Step one

Clean and sterilise your fermentation bin, lid and mixing paddle with a proprietary brand of cleaner steriliser ensuring you rinse thoroughly with clean water.

Stand the cans or pouches in hot water for 15 minutes to soften the extract.

Pour the malt extract into your sterilised fermentation bin, rinse out any remains using warm water and add to the fermentation bin.

Boil 3ltr of water, add to the fermenter. If needed Add 1kg of dextrose brewing sugar or for improved results and 1kg of beer enhancer and stir until dissolved. (Do not use beer enhancer if making gluten free beer).

Top up to 23ltr with cold tap water and stir well. Check liquid temperature is below 25C then add the contents of the beer yeast sachet and stir gently.

If required on the instructions fit and airlock to the lid of the fermentation bin then secure lid to the bin, making sure the seal is air-tight. Half fill the airlock with water to protect the brew during fermentation.

Step two

Place fermentation bin on a washable surface, is it quite normal for some foaming during the first 2 days of fermentation. Ensure it is kept at a constant warm temperature between 20-25C for at least 8 days (see below for when to keg or bottle your beer).

Good temperature control is important for beer quality and timely fermentation. Below 20C, fermentation time will be much longer than 8 days, below 15C, fermentation will stop all together. Use a heat pad if below 20C. Above 25C beer quality will be reduced (especially for lagers)

Step three

For kegging your beer, after 8 days, siphon the beer off the sediment into a sterilised keg/barrel. Add 160g of sugar for lagers and 100g for ales and bitters then leave in a warm place for secondary fermentation for 5 days. Then transfer to a cool place for 7 days to clear. See serving and storage below.

These kits use a complex malt extract that can take longer to ferment out. Leave at least 8 days to ferment or longer if below 20C. Ensure airlock is not bubbling and that S.G reading is stable for 48 hours.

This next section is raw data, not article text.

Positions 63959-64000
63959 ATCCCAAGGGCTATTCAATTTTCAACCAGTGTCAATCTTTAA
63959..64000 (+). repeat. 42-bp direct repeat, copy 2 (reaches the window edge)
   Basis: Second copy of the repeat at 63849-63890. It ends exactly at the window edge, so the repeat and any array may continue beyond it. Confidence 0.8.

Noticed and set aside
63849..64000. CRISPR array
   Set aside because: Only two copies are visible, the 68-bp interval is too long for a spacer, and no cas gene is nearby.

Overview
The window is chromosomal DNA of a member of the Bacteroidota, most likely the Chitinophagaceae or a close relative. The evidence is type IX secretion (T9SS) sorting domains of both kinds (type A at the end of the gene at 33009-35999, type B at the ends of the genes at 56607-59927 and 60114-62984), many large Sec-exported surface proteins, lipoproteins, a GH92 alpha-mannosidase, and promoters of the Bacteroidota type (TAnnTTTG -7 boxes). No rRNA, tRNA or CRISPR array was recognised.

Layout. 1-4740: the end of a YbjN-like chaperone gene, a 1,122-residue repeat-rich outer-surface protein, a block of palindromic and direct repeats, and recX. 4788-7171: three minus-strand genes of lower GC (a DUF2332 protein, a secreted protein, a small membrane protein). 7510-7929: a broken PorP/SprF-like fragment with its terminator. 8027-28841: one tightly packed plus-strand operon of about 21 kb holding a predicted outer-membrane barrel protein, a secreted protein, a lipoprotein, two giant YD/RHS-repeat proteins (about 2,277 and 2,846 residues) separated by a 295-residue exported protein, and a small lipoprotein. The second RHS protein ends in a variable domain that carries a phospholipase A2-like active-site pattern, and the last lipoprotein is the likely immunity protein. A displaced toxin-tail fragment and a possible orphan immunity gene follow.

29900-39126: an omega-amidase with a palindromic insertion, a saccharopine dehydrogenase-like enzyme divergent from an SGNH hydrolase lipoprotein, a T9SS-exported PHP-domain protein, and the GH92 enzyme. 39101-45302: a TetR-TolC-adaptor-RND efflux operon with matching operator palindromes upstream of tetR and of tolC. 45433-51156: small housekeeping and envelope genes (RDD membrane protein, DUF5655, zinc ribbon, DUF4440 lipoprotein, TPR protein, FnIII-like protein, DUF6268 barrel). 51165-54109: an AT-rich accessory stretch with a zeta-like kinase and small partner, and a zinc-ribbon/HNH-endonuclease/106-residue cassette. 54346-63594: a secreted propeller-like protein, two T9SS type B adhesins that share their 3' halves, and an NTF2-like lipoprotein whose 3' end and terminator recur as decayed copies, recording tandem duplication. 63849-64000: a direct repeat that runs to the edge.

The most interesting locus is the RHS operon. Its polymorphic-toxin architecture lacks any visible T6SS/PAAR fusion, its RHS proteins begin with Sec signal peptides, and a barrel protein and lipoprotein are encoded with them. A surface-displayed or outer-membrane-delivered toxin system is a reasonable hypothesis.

Step one

Clean and sterilise your fermentation bin, lid and mixing paddle with a proprietary brand of cleaner steriliser ensuring you rinse thoroughly with clean water.

Unfasten the bag of wine concentrate and empty into your sterilised fermenting bin, rinsing out the residue into the fermenter, with a little warm water.

Where sugar is called for, add this at this stage, the quantity varying according to the particular kit. Add 3 litres of hot water and stir the mix using the sterilised spoon to ensure the concentrate is completely dissolved.

Top up the fermenter with cold water to make 23 litres (5 gallons) and stir to ensure an even mix. If you have a thermometer, check the temperature to ensure it is between 18°C and 25°C and using the sterilised hydrometer, take a reading and note the Specific Gravity (SG).

Step two

Open the yeast sachet and sprinkle the yeast directly across the top of the wine, without stirring it in. You may also have some other additives to put into the wine at this stage, depending upon the requirements of the particular kit.

Put the lid on the fermenter with the bung and airlock, filling the airlock half way with clean water and place it in a room with a reasonably constant temperature, ideally between 20°C and 25°C. Fermentation will get under way within 24 hours, but you should leave the wine to ferment for between 10 and 15 days. A better-quality wine can result from keeping the temperature consistently nearer the 20°C level.

At the end of initial fermentation, any flavouring can be added followed by stirring and leaving for an hour. Add any stabilising sachet to the wine and shake/stir well for 30 seconds. In order to reduce the amount of sediment, you can now rack the wine by transferring to a second sterilised fermenter, using the syphon tube and avoiding as much sediment as possible. If you agitate the wine several times you will release carbon dioxide gas to help improve the clarity of the wine.

Step three

Once your wine has cleared, siphon into clean and sterilised wine bottles leaving a gap of about 4 cm (1 1/2″) at the top. Cork the bottle and apply your shrink caps and labels before placing in a cool dry store for at least 2 to 3 few weeks – the longer the wine is kept, the better it will taste.

Step one

Clean and sterilise your fermentation bin, lid and mixing paddle with a proprietary brand of cleaner steriliser ensuring you rinse thoroughly with clean water.

Check the ripeness of the apples The apple should come away quickly from the tree, and you will usually see indications of some windfall apples at the base of the tree. Clean the apples and then chop them ready for the fruit press.

Place the chopped or pulped apples into a straining bag and then place this into the fruit press. Fill the fruit press with approximately 3/4 of the total volume. The fruit press is used to extract the juice from the fruit. Turn the handle on the cider press until it’s adding top pressure to the apples in the straining bag. Once you see the apple juice start to flow out of the base of the press, you can stop turning the press. When the flow stops, you can turn the spindle again and repeat until you extract all the juice from the apples.